Virginia lawmakers elected eight new judges to the state Court of Appeals on Tuesday following a selection process that Republicans criticized as one-sided and secretive.
Six of the new judges were elected in the Democrat-controlled House and Senate as part of a court expansion plan approved by the legislature earlier this year. The other two judges were elected to fill vacancies on the court. Virginia is one of only two states where the legislature elects judges.
The court expansion plan drew charges of “court packing” from some Republicans who said it was an attempt to change the political makeup of the court and promote a liberal agenda. Democrats, however, said the additional judges are needed to expand the intermediate court’s jurisdiction and give both criminal defendants and civil litigants an automatic right of appeal, something every other state in the country now provides.
Before the expansion, the only cases granted automatic hearings with the appeals court were those involving domestic issues, such as divorces and adoptions; workers compensation claims; and administrative law cases. In all other civil cases, people had to ask the state’s highest court, the Supreme Court of Virginia, to hear their appeals. In criminal cases, the court only heard a fraction of the cases it was asked to hear.
The new judges were elected by the House and Senate Tuesday after lawmakers interviewed them briefly during public hearings before the Senate Judiciary and House Courts of Justice committees.
Last week, several Republicans blasted Democrats for meeting privately with judicial candidates to narrow the list of applicants to eight. But on Tuesday, the judges were elected with no discussion on the House or Senate floors before the votes.
The election of the Court of Appeals judges came just before the legislature recessed a special session that began on Aug. 2. During the session, lawmakers also approved a spending plan for nearly $3.5 billion of the $4.3 billion Virginia received in federal coronavirus relief money. Gov. Ralph Northam signed the plan on Tuesday.
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Some Republicans, including Sen. David Suetterlein, opted not to cast votes on the Court of Appeals judges. Suetterlein said he objected to the lack of public input on the candidates and the way the Democratic leadership controlled the interview process.
“In this special session, both the appropriations and the judicial selection process was highly partisan and didn't include public input," Suetterlein said.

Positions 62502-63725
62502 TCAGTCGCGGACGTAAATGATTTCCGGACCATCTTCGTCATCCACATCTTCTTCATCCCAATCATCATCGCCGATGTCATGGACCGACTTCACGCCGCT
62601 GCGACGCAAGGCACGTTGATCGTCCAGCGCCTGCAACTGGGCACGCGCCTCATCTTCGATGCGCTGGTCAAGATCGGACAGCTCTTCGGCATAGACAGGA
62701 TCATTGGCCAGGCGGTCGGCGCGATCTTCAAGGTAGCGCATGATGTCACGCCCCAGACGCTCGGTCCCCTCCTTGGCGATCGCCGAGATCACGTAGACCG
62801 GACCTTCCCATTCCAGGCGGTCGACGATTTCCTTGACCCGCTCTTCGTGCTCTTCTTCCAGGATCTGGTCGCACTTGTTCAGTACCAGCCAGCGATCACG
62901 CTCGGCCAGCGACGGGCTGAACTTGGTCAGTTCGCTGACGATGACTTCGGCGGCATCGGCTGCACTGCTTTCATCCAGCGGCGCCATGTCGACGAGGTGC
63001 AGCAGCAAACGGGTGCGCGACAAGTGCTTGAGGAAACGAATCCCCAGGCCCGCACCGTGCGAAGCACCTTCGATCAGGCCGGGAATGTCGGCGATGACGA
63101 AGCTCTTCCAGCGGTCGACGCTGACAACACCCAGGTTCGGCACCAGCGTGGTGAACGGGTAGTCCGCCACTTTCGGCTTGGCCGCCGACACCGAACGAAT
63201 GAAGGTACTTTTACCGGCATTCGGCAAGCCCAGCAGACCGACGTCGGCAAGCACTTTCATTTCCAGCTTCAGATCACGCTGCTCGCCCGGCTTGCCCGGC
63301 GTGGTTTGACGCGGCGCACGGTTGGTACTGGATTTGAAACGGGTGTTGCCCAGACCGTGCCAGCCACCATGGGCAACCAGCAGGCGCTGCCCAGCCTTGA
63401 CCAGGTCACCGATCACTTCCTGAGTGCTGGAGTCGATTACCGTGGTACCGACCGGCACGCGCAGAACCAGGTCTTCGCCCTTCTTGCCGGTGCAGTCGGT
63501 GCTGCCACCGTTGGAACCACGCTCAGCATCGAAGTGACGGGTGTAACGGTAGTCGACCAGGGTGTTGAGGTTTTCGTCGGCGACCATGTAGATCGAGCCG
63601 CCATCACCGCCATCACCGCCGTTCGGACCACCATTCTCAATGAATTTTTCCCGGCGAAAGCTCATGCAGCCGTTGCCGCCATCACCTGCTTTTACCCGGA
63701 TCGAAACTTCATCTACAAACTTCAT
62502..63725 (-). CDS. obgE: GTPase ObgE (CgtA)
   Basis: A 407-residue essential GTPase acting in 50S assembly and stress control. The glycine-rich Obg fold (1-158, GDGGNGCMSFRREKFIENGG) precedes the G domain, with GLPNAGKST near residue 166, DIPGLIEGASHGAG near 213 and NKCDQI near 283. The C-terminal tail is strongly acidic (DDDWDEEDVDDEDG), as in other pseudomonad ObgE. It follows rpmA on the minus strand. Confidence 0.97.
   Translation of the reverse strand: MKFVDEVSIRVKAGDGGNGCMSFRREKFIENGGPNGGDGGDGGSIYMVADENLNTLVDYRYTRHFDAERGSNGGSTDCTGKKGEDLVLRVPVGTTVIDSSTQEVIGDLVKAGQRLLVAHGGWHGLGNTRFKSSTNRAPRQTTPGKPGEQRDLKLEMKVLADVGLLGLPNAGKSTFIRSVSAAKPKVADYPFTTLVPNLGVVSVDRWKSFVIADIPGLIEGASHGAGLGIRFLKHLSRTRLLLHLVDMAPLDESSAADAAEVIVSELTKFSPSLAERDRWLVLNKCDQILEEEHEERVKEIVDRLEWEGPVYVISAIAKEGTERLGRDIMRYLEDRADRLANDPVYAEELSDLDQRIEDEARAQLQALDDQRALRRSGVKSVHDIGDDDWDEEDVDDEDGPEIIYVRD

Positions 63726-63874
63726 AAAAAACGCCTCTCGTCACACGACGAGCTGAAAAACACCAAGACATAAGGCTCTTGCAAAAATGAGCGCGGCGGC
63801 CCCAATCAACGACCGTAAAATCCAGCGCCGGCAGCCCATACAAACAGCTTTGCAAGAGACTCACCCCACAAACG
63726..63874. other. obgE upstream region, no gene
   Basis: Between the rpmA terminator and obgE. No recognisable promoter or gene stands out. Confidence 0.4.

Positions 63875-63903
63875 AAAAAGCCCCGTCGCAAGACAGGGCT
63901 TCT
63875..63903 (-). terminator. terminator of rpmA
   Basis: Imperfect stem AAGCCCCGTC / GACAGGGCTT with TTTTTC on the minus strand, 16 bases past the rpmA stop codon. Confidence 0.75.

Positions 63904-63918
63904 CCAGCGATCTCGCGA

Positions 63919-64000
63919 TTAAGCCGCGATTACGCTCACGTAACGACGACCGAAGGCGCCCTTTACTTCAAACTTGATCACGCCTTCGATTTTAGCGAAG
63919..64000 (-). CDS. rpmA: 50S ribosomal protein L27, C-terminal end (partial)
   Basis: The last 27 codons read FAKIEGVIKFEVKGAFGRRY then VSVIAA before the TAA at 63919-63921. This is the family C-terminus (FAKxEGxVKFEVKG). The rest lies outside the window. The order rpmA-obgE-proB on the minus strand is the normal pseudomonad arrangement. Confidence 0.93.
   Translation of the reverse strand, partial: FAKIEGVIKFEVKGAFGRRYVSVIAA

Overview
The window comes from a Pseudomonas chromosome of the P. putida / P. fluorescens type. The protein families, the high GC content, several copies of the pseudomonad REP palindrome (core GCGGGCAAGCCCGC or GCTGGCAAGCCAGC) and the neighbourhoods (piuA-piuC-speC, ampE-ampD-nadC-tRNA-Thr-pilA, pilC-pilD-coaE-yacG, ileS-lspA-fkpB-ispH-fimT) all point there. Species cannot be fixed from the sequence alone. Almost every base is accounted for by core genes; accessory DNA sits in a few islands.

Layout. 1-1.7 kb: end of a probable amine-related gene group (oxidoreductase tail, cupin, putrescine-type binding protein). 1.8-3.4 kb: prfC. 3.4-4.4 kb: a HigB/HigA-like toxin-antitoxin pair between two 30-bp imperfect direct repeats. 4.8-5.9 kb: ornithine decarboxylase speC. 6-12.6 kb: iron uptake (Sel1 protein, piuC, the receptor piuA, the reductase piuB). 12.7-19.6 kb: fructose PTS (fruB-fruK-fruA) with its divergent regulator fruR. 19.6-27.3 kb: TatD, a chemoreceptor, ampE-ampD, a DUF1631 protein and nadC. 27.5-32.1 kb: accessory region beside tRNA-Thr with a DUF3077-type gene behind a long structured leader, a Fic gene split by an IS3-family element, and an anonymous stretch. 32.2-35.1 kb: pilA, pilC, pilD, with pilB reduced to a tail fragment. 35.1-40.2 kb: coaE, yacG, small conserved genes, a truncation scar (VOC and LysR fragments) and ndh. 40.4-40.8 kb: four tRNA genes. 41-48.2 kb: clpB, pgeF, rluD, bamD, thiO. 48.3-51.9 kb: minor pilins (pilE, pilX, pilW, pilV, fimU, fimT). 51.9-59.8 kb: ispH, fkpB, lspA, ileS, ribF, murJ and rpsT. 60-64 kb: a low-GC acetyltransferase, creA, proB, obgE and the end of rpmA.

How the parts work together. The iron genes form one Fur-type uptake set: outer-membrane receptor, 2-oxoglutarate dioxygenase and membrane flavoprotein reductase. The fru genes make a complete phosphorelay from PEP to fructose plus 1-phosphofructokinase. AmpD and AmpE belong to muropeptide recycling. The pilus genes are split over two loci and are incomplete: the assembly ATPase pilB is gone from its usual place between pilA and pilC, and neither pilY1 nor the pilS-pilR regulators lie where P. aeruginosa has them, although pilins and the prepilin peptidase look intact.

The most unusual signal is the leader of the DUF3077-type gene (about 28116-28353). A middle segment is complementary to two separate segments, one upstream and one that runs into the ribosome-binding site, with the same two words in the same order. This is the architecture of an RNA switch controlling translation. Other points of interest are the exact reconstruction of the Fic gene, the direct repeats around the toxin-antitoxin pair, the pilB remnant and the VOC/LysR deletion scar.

“On the judicial selection, having eight judges at once is pretty monumental, but within 24 hours of their names being made public, they are already elected judges," he said.
Democrats praised the new slate of judges, saying it is a diverse group, both demographically and professionally.
“At the end of the day, I truly believe we put forward a slate of candidates that is both historical as well as transformative,” said Sen. Joe Morrissey.
The judges include Doris Henderson Causey, a managing attorney at the Richmond office of the Central Virginia Legal Aid Society who became the Virginia State Bar's first African American president in 2017.
Three other African American judges were also elected, including: Junius Fulton, a Norfolk Circuit Court judge for more than 20 years; Dominique Callins, a family law attorney at Simms Showers LLP; and Vernida Chaney, owner and attorney at Chaney Law Firm in Fairfax and a former senior assistant public defender and assistant capital defender.
The other judges elected were: Lisa Lorish of Charlottesville, an assistant federal public defender and the appellate specialist for the Western District of Virginia; Frank Friedman of Roanoke, chief of the appellate team at Woods Rogers PLC; Daniel E. Ortiz, a judge in Fairfax Circuit Court; and Stuart Raphael of Arlington, the former solicitor general of Virginia.
During public interviews before they were elected, several of the judges said they hope to give many more people involved in civil and criminal cases the chance to have their cases heard.
“I do think there’s going to be an explosion of appeals, and I think that’s good, I think it's a plus,” Friedman said in response to questioning from the Senate Judiciary Committee.
“A lot of people feel like they haven't had a chance to appeal,” he added.
Associated Press writer Sarah Rankin contributed to this report.